If you are from a different country and have a scar on your upper arm, it is likely that you are one of millions of people who have received the BCG vaccine. Despite its widespread use, many people feel confused about what the BCG vaccine is and why it is done. Read on to learn more about this important tuberculosis vaccine.
BCG Vaccine – What Is It?
The BCG vaccine is a special vaccine that is used to protect people against tuberculosis. Tuberculosis is a contagious disease that is present in many countries around the world and the BCG vaccine shows protective effects of 60% or more against tuberculosis. 1 The protection offered by the BCG vaccine can last several decades, depending on the person. The BCG vaccine is also thought to offer some protection against meningitis and be beneficial in people with bladder cancer.
BCG Vaccine – Who Gets The Vaccine
The BCG vaccine is one of the most commonly used vaccines throughout the world. In particular, it is widely used in countries in which tuberculosis is common as a way to protect people against tuberculosis.
There are several groups of people for whom the BCG vaccine should be considered (please consult the CDC for current guidelines):2
- Children. The BCG vaccine can be considered in children who have a negative TB skin test and are around untreated adults with TB or adults with TB-resistant strains.
- Healthcare Workers. BCG immunization should be considered in healthcare workers who are at a high-risk for exposure to TB-resistant strains.
People in the United States who are from foreign countries will frequently have received a BCG vaccination. The BCG vaccine is not generally recommended as part of the routine vaccination series for children born in the United States because of the low incidence of tuberculosis and questions about how well it works in the setting of active tuberculosis in the lungs. BCG vaccination should not be given during pregnancy or to people who have a compromised immune system.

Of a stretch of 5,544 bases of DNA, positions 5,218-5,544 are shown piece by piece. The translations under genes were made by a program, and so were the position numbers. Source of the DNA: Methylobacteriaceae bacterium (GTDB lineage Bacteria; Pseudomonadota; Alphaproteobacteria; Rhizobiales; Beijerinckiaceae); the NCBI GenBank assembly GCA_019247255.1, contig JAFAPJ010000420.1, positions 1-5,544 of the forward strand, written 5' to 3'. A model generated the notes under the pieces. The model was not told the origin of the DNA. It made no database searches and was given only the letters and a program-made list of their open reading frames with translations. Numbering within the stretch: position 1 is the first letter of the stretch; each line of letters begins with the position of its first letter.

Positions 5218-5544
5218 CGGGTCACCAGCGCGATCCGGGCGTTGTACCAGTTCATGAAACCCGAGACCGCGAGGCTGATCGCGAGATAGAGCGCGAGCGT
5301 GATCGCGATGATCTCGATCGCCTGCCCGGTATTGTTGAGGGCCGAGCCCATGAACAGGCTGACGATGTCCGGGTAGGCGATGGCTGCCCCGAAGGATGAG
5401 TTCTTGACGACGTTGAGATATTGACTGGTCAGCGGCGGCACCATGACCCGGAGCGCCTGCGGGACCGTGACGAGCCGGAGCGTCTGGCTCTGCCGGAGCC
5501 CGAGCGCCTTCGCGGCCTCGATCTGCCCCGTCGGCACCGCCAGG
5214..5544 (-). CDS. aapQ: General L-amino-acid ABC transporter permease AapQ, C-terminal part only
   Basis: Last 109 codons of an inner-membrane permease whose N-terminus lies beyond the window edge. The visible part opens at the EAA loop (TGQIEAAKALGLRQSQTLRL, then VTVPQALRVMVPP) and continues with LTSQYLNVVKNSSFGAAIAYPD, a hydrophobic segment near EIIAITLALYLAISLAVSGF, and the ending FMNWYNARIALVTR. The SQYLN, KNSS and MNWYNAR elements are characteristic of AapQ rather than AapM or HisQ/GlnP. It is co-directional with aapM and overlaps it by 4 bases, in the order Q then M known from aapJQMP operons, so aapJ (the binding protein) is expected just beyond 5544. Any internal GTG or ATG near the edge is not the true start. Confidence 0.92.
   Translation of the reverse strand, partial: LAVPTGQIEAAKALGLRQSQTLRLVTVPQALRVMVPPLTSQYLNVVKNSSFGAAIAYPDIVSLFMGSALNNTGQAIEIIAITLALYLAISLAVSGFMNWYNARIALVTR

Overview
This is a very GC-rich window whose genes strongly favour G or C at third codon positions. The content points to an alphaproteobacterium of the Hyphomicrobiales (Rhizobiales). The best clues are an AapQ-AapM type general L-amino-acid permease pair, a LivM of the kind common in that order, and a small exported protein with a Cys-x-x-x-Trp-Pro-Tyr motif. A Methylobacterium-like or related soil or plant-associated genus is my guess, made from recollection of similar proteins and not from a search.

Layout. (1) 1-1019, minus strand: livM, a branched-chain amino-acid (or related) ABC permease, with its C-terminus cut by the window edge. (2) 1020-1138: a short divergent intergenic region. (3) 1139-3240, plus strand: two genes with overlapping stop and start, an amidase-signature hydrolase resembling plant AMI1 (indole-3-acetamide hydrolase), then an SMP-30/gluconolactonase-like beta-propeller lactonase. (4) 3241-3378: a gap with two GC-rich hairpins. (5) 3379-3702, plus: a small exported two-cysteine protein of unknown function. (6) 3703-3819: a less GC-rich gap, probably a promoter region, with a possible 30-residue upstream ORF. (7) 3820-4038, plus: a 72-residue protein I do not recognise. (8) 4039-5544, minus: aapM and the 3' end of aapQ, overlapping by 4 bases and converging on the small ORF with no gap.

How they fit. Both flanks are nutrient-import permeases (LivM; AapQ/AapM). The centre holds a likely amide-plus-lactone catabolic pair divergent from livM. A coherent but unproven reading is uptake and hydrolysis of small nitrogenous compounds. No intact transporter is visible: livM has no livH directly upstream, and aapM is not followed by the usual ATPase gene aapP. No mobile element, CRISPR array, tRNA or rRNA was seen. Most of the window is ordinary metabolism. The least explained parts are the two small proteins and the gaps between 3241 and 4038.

BCG Vaccine History
The “BCG” in BCG vaccine stands for Bacillus Calmette-Guérin. Used for almost a century, the BCG vaccine, at a wholesale price of under $1.50 per dose, is considered an essential medication by the WHO and is given to approximately 100 million children per year.3
BCG Vaccine Administration
The BCG vaccine is given to people in countries with a high prevalence of tuberculosis. Generally, one dose of the BCG vaccine is given to newborns when possible. In children and adults who have missed the routine vaccination, the BCG vaccine can also be administered. Prior to administering the BCG vaccine, a TB skin test is usually done as someone who has a positive TB skin test should not receive the BCG vaccine. The BCG vaccine should also be avoided in pregnant women.
The BCG vaccine is administered as an injection in a shoulder muscle known as the deltoid. It is injected intradermally. There are very few side effects experienced after being vaccinated with BCG if it was administered correctly. Like most vaccines, the most common side effect is pain or redness at the site at which the BCG vaccine was administered. Rarely, more significant infections can occur at the infection site. Most people who have received the BCG vaccine will have a noticeable, raised circular scar at the site of the vaccination.
People with weak immune systems should not receive the BCG vaccine. In these situations, administration of this tuberculosis vaccine can cause life-threatening illness and infections.
BCG Vaccine & TB Testing
While the BCG vaccine has protective effects against tuberculosis, this vaccine also has its downsides. Aside from the pain associated with receiving the vaccine and subsequent scarring, the BCG vaccine affects any subsequent testing performed when one is being screened for tuberculosis.
More specifically, people who have received the BCG vaccine will test positive falsely on the common form of the TB screening exam, the TB skin test. The TB skin test is considered positive when one has a large, raised bump after the test and people who have had the BCG vaccine will almost always have a positive test due to cross-reactivity between the BCG vaccine and the components of the TB skin test injection ingredients. Because the follow up test to a positive TB skin test is a chest x-ray, people who have received a BCG vaccine in the past are exposed to radiation from a chest radiograph every time they needed to be screened for tuberculosis.
In recent years, other ways to screen for tuberculosis have made it easier to differentiate whether people who have received the BCG vaccine been actually exposed to tuberculosis or not. One lab testing innovation known as the QuantiFERON-Gold TB blood test has become increasingly relevant in testing people who have received the BCG vaccine for a tuberculosis infection. The QuantiFERON TB blood test is valuable for people who have had the BCG vaccine because it can accurately differentiate between whether someone has been exposed to a tuberculosis infection or not after receiving the BCG vaccine.
Future of the BCG Vaccine
The BCG vaccine has been important in preventatively protecting people at a high-risk for getting tuberculosis from getting it in spite of the inconvenience it causes. Because there are only a few suppliers of the BCG vaccine, there is always a risk that there will be shortages if one of the BCG vaccine facilities is impaired as is what happened with one of the manufacturers – Sanofi Pasteur – in 2011.